Despite being only a few years old, online social network analysis has already produced deep insights: the work of Jon Kleinberg springs to mind. But will it supplant the traditional approach? I think so. My hypothesis is that with sufficiently powerful analytical methods, quantity can compensate for noise in the data. Don’t take my word for it: Harvard professor Gary King considers the availability of data from online social networks to be the “most significant turning point in the history of sociology.”
The amount and variety of social network data available to researchers, marketers, etc. is rapidly increasing; there is a detailed survey in my forthcoming paper (at IEEE S&P) on de-anonymizing social networks. In spite of the rather serious privacy concerns that are identified in the paper, the balance of business incentives appears to be towards more openness, and my prediction is that social networks will continue to move in that direction. Facebook alone has an incredible wealth of as-yet untapped data on information flow–recent the feed-focused redesign instantly transformed posted items, group memberships and fan pages into meme propagation mechanisms.
The new approach to social network analysis has benefits other than the quantity of data available. Equally important is the fact that users of social networking sites are not participating in a study; we get to observe their lives directly. The data is thus closer to reality. Furthermore, there is the possibility of studying the population actively rather than passively. For instance, if the goal is to study meme propagation, why not introduce memes into the population? This gives the researcher much greater control over the timing, point of introduction, and content of the memes being studied. Of course, this raises ethical and methodological questions, but they will be worked out in due course.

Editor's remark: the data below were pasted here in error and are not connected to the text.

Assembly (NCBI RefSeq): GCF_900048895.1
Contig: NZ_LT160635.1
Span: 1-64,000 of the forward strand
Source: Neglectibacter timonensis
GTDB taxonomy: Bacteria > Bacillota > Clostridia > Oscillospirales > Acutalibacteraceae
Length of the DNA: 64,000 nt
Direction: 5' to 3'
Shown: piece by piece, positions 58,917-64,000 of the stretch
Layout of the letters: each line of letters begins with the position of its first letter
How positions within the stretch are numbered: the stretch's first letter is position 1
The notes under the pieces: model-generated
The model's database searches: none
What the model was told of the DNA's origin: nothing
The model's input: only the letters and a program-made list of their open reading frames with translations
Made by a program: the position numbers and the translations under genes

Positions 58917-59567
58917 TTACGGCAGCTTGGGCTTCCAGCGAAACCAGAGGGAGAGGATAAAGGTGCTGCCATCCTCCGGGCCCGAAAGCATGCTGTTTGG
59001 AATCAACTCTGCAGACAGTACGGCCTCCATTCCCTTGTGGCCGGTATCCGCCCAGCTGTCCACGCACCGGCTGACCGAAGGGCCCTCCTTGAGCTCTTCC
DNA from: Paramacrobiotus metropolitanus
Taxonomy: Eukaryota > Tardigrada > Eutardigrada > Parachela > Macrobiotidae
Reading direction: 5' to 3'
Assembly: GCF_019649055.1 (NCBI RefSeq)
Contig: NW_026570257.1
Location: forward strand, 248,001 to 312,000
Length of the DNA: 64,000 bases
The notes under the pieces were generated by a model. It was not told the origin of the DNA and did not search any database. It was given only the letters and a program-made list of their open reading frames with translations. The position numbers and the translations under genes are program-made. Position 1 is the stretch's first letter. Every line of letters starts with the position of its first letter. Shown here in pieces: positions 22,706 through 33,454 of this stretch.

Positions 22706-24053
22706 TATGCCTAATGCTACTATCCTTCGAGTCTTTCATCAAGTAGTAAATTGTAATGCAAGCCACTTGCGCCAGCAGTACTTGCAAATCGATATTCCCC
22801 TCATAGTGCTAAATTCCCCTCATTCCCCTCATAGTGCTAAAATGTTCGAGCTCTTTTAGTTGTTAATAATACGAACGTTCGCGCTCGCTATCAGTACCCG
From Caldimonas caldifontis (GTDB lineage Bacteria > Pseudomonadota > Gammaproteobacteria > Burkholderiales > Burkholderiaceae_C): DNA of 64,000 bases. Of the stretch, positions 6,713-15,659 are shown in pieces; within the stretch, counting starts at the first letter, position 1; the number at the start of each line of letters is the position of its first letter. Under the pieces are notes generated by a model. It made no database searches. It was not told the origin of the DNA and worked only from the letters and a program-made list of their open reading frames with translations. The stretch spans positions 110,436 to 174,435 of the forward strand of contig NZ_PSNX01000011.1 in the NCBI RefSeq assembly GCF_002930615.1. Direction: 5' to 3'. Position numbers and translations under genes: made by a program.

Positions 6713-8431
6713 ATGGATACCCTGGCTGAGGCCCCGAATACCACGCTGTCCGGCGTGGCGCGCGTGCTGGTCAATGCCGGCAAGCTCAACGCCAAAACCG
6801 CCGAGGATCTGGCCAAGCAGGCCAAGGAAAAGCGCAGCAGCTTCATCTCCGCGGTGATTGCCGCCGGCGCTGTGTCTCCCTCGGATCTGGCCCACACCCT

A third benefit of the new approach is that social network users often express themselves using free form text; utilized properly, this could yield much deeper data than making study participants check boxes on a Likert scale in response to canned questions (such as the now famous “How does it feel to be poor and black?“). The Flickr paper cited above analyzes the tags people use to describe pictures. With more technical sophistication, it should be possible, for example, to apply automated sentiment analysis to blog posts, tweets, etc. to determine how your opinion of a movie or book is influenced by those of your friends.
True, we don’t yet have data spanning several decades, but then things happen on a far faster timescale in the online world. There will always be research questions that fundamentally depend on studying aspects of the real world that are not replicable virtually. By and large, however, I believe the new approach is about to supplant the old. There is still a ways to go in terms of developing the techniques we need for analyzing massive, noisy datasets, but we will get there in a few short years. The Christakis-Fowler papers may soon exemplify the exception, rather than the rule, for social network analysis.